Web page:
I felt deeply sad learning this morning that Dr. A. H. Jaffor Ullah died last night while in a coma. I got the news from Dr. Avijit Roy via his postings in the mukto-mona Bangla blog, in the mukto-mona forum, and on his Facebook page. After learning that he was a personal friend of mine, Dr. Roy, the founder and moderator of mukto-mona, asked me if I could write a piece on Dr. Ullah in the mukto-mona English blog.

I am much obliged to keep Dr. Roy’s request.

Dr. Ullah was born in 1948. Thus, he was just about 65 years old at his death. In the modern developed world, that is too young to die. His untimely death is indeed a matter of profound sorrow for not only his family and friends, but also for a lot of people who knew him through his contributions to science as well as to human rights.

I met Dr. Ullah sometime in 1995 when I was doing a summer teaching job at Tulane University. In the summer of 1996, we used to meet quite often. At that time, I was a researcher at the USDA Southern Regional Research Center, away from my regular faculty position at Xavier University, and Dr. Ullah was a senior researcher there. He was actually one of the very few scientists with a GS-15 rank in that big research center. GS (General Schedule) is the predominant pay scale within the US Civil Service, with the highest rank being GS-15. This outstanding position for him was due to his extraordinary accomplishments in enzyme research and discovery.

Both the USDA Southern Regional Research Center and Xavier University are located in New Orleans, Louisiana. During my stay in that city (1995-1997), his family and my family visited each other. I still remember my family being hosted by the Ullah family at the Thanksgiving Day dinner in 1996. He and his family were a cultured bunch, with literary, linguistic and musical talents and activities. They talked in what is considered as standard Bangla by many.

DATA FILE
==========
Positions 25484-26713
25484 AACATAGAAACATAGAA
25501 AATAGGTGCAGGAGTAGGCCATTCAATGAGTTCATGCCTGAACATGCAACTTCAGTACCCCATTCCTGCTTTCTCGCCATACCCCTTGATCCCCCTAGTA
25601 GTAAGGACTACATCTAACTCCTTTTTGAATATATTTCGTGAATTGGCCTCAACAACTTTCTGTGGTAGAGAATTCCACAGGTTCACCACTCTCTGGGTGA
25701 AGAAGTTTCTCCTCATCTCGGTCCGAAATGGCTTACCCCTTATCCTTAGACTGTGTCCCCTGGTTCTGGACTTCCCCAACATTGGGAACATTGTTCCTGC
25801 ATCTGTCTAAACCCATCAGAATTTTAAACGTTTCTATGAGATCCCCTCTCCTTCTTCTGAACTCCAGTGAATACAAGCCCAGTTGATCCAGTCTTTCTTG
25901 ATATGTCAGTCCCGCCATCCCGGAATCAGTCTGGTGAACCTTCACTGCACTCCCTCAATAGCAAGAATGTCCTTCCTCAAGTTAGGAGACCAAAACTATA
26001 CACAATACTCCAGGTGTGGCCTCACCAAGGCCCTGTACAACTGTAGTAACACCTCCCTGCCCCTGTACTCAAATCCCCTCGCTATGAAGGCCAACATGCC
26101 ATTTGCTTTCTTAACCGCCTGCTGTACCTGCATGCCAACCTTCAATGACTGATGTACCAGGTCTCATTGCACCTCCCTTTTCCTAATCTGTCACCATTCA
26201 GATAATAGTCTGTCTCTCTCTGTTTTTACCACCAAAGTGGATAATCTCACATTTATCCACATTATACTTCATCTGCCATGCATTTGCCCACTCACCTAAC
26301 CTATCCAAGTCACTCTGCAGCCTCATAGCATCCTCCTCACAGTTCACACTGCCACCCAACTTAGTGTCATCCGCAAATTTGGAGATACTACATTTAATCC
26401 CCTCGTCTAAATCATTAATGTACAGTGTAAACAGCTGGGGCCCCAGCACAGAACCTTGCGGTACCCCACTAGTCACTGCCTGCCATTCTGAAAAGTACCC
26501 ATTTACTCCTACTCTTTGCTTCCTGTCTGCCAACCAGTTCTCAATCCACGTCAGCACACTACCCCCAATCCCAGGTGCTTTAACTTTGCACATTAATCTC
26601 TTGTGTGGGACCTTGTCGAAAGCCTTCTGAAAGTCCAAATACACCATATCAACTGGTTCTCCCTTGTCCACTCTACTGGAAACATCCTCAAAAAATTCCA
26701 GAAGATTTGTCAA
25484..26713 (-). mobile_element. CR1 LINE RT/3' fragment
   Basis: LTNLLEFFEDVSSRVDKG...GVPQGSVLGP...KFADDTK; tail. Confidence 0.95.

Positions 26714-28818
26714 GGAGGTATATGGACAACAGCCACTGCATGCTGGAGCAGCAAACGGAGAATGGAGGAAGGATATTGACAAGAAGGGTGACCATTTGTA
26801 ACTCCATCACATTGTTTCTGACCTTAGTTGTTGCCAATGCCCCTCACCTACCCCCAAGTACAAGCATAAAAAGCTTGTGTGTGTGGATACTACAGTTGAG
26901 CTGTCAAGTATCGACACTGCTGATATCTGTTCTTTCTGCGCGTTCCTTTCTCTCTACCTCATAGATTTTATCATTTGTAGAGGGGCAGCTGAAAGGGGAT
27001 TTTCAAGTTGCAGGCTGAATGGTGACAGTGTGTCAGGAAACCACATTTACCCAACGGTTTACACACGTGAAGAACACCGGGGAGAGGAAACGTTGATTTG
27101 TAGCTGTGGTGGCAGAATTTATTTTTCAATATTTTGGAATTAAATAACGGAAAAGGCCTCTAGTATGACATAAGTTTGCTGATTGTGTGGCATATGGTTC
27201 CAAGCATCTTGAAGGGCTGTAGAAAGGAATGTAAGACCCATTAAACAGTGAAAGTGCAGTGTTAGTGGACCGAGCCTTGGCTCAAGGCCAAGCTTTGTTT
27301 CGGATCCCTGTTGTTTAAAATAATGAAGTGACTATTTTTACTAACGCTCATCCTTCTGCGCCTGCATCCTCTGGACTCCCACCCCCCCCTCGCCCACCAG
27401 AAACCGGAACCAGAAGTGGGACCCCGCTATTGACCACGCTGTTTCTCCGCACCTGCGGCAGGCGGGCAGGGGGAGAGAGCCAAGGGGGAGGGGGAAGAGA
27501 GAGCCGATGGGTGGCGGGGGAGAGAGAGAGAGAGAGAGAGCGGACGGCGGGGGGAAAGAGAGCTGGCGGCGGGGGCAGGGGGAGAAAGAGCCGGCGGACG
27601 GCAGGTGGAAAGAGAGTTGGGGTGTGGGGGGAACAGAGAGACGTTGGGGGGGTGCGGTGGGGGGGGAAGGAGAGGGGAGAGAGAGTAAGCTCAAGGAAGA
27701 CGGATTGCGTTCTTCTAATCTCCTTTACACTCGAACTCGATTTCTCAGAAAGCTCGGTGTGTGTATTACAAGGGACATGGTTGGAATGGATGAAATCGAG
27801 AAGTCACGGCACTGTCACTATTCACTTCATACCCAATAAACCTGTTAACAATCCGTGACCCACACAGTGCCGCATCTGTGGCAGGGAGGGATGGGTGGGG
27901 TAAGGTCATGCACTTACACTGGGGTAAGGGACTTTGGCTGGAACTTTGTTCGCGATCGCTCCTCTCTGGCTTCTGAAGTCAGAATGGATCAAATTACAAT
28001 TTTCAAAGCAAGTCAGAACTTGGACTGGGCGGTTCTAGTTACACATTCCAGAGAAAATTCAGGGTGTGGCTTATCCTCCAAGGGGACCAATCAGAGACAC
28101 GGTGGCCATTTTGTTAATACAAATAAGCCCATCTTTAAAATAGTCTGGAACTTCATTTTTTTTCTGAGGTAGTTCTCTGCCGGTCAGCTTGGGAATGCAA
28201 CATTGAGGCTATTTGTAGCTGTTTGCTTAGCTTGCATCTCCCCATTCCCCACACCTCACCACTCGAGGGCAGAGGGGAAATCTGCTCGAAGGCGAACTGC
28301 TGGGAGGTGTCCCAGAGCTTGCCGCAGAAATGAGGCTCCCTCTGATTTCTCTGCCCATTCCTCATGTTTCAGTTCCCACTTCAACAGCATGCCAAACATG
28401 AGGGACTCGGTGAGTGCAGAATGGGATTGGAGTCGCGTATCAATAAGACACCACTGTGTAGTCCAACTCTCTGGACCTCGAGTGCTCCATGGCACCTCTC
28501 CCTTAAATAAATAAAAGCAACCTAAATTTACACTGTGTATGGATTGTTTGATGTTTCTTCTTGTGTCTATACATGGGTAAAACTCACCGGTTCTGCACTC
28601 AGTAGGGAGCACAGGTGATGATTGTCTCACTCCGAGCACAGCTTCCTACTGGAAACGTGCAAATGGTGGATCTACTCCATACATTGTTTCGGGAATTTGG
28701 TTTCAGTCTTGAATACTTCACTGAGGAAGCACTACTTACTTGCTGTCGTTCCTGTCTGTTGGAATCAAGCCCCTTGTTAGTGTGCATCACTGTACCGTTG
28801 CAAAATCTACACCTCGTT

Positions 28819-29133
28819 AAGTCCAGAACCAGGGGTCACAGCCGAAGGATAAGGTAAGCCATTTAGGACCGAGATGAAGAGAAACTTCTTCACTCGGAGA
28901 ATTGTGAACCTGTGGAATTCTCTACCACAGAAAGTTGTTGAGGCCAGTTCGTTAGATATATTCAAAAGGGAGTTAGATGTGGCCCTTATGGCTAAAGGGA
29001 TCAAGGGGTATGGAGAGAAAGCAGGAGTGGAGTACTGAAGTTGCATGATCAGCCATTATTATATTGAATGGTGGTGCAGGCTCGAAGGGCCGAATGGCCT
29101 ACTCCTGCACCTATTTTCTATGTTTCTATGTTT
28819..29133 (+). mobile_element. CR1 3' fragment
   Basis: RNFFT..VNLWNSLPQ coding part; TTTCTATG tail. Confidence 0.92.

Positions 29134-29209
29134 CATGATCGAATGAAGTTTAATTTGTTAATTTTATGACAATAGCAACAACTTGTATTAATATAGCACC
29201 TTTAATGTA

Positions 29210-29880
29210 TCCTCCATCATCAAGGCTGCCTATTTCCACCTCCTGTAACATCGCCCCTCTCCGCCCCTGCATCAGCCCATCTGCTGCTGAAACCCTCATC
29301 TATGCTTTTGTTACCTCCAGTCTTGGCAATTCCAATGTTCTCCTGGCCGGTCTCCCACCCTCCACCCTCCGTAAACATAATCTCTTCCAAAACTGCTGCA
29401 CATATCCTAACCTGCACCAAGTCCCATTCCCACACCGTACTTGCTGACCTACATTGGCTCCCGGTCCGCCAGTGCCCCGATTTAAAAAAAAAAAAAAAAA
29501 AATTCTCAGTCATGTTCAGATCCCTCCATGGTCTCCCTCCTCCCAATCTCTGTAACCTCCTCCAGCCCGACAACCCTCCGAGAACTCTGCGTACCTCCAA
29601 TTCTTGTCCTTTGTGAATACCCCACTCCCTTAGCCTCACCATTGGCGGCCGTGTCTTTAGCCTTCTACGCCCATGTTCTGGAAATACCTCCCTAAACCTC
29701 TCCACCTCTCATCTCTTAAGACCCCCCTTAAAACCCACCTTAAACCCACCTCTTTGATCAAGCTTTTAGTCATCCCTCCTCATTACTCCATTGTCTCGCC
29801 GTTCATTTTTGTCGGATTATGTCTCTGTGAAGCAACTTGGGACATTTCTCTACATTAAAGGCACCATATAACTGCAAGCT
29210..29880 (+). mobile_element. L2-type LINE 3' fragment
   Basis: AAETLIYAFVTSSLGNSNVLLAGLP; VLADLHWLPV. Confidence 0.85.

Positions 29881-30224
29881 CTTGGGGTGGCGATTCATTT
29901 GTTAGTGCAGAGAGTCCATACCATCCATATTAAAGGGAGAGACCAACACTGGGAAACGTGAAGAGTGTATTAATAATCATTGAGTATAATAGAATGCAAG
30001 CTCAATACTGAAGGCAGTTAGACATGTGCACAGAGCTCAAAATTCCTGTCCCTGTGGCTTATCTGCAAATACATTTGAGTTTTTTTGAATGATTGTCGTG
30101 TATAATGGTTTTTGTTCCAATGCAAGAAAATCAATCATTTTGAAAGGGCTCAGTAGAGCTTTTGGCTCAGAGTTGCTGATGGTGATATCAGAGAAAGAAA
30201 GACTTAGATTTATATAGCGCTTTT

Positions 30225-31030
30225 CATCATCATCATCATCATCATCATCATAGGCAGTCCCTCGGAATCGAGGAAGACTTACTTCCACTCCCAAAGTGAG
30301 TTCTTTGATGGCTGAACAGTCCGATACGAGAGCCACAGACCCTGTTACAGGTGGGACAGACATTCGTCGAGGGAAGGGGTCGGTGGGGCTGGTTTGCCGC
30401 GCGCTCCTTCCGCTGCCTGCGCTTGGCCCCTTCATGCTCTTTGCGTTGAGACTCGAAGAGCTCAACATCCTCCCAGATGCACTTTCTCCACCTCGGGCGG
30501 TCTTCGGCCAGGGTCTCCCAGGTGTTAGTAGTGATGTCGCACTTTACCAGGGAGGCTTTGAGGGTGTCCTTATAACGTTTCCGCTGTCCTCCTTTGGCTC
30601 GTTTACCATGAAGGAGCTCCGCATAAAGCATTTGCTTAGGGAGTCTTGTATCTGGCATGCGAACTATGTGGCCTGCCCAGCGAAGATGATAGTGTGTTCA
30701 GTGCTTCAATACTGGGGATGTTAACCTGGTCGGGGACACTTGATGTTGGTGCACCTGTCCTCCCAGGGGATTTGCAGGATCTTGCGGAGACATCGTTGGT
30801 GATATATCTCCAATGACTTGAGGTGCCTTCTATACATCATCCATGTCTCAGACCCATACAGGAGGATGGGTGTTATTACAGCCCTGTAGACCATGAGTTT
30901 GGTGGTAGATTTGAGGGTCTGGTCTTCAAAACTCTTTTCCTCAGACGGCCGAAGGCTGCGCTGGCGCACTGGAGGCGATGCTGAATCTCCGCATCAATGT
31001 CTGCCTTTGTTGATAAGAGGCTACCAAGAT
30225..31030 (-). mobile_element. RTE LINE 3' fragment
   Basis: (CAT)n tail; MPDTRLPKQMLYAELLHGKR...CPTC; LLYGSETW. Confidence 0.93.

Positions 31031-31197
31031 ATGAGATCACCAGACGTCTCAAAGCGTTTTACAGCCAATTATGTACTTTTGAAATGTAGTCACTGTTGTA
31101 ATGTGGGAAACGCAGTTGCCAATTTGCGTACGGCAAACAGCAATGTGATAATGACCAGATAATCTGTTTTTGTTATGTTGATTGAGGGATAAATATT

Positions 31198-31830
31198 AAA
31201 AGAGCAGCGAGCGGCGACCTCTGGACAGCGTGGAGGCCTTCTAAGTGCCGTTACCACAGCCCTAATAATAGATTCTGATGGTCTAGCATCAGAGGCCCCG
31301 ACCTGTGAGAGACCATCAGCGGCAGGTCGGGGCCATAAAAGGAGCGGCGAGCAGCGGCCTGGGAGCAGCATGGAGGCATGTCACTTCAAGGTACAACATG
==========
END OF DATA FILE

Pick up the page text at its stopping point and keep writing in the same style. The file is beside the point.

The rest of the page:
Most of my interactions with Dr. Ullah involved sociopolitical issues. He was the editor of a monthly magazine called Bangla Barta, which he used to send for free to his friends and acquaintances. I was a contributor for that magazine. Internet was in its infancy at the time, and the magazine was all in hard copies.

I do have a few copies of Bangla Barta, and here are some titles of editorial articles written by Dr. Ullah: 1) Farakka Dam or Death Trap, 2) Private Universities in Bangladesh, 3) PM’s Trip to the US, 4) Central Bank Should Stay Out of the Stock Market.

We also used to exchange ideas about articles in the then new internet newspaper, News from Bangladesh, where he was a key player, and I was a pretty frequent contributor. His consistent theme was for a secular Bangladesh.

Some  collections of his essays, promoting secular humanity, can be found at the following links:

Mukto-Mona BlogDr. Jaffor Ullah’s recent blog posts

Mukto-Mona Old site: Dr. Jaffor Ullah’s past writeups in Mukto-mona archive

Jaffor Ullah’s Bangla writeups: ড. এ.এইচ. জাফর উল্লাহর বাংলা লেখা

Jaffor Ullah in Other sites:

http://www.faithfreedom.org/Author/JafforUllah.htm

http://www.islam-watch.org/AHJUllah/

Many of his  op-eds were published in mainstream papers in Bangladesh (The Daily Star, Bangladesh Observer,  News from Bangladesh and other newspapers/magazines).

My face to face contacts with Dr. Ullah for almost three years were like looking at him through a small window. Of course, in the bigger picture, he was a prolific writer on a vast array of sociopolitical issues over a number of decades. To name a few subjects of his writings, they include the Bangla language movement, causes of the break-up of Pakistan, crimes against humanity committed by the Pakistani military and their collaborators in 1971, the disgrace of cowardly assassinations of the national leaders and their families in Bangladesh, endemic corruption and political impasse in Bangladesh, Islamic fanaticism and terrorism in Bangladesh and Pakistan, Hindu fanaticism in India, threats on secularism by ultra-right Christians in the USA, freedom of thoughts and expressions.

Through all his sociopolitical writings, Dr. Ullah tried to promote human decency, human dignity, human rights, and rational thoughts – all essential ingredients for a just, honorable and peaceful world.

The death of Dr. Ullah is indeed a great loss for the secular voices that originated from Bangladesh. I salute Dr. Ullah for his contributions to rational discourses on human right issues of the Indian subcontinent and of the world.

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About the Writer: Sukhamaya Bain is a US citizen who was born in a place that is a part of today’s Bangladesh. He earned a Ph.D. degree in Chemistry in 1987, and currently works for the US federal government, evaluating chemistry. While being a scientist by profession, he believes that societal justice is vital for the well-being of mankind. Thus, he occasionally writes on sociopolitical issues.